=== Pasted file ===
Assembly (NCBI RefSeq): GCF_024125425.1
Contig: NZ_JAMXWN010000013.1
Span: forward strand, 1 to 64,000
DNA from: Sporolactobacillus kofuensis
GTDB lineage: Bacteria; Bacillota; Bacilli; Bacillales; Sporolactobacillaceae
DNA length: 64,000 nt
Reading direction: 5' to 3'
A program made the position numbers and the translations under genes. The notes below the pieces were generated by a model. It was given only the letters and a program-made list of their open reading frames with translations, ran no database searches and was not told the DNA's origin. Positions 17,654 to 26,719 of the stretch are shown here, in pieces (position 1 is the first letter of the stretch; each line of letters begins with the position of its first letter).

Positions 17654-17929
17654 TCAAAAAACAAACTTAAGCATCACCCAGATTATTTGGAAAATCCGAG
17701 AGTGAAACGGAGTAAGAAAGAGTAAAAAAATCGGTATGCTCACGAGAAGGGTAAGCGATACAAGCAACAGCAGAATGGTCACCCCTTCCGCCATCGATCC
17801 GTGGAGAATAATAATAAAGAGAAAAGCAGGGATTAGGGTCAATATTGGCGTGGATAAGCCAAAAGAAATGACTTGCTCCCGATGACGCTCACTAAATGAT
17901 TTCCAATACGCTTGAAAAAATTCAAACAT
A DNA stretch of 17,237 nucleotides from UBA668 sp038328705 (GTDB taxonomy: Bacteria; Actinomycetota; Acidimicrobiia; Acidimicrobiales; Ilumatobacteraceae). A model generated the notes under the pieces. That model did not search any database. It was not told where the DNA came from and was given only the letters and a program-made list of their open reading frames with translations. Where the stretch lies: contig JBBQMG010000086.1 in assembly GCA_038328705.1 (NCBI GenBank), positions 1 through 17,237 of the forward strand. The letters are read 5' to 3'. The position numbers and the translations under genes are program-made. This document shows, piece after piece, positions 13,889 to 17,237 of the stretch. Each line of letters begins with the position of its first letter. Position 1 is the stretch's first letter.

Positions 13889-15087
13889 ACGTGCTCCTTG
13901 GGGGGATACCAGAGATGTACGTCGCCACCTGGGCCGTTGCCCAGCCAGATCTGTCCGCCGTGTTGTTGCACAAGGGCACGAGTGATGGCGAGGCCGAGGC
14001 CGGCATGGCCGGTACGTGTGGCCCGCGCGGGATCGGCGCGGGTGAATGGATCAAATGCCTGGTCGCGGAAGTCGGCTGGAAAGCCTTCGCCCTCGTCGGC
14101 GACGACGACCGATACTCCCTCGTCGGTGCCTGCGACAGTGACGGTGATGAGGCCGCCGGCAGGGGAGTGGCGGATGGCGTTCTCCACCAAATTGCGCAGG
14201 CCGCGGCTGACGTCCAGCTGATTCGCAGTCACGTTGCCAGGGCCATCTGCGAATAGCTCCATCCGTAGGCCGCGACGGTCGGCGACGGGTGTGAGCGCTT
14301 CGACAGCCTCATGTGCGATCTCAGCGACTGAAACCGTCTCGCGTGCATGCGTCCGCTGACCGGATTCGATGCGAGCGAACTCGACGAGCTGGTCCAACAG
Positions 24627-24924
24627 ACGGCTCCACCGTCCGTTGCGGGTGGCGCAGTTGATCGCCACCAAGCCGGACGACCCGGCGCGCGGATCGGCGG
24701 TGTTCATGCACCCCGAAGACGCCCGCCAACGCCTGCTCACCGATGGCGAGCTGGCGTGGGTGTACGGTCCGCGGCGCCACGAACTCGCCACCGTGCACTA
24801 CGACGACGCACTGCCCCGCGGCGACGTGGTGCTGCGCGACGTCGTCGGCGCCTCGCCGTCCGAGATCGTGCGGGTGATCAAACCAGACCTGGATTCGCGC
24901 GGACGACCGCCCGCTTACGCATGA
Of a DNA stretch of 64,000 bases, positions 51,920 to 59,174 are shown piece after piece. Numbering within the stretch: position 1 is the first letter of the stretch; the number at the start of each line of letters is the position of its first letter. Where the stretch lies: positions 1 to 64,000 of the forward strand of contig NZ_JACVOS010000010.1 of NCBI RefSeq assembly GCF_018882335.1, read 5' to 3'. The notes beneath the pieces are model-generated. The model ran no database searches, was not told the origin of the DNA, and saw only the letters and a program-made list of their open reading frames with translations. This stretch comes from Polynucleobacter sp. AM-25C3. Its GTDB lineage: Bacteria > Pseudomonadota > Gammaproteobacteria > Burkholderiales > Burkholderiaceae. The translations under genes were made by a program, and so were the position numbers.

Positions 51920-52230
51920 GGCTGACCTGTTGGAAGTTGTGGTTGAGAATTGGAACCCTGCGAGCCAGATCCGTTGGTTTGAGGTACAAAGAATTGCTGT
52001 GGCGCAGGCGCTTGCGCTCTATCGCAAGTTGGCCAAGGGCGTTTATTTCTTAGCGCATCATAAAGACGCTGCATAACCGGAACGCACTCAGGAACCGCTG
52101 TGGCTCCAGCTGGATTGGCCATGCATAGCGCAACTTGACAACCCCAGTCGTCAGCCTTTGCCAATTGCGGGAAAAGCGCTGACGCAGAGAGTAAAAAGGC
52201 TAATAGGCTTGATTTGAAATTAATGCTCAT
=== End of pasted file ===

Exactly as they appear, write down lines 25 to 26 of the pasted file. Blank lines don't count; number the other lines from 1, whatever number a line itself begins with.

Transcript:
24801 CGACGACGCACTGCCCCGCGGCGACGTGGTGCTGCGCGACGTCGTCGGCGCCTCGCCGTCCGAGATCGTGCGGGTGATCAAACCAGACCTGGATTCGCGC
24901 GGACGACCGCCCGCTTACGCATGA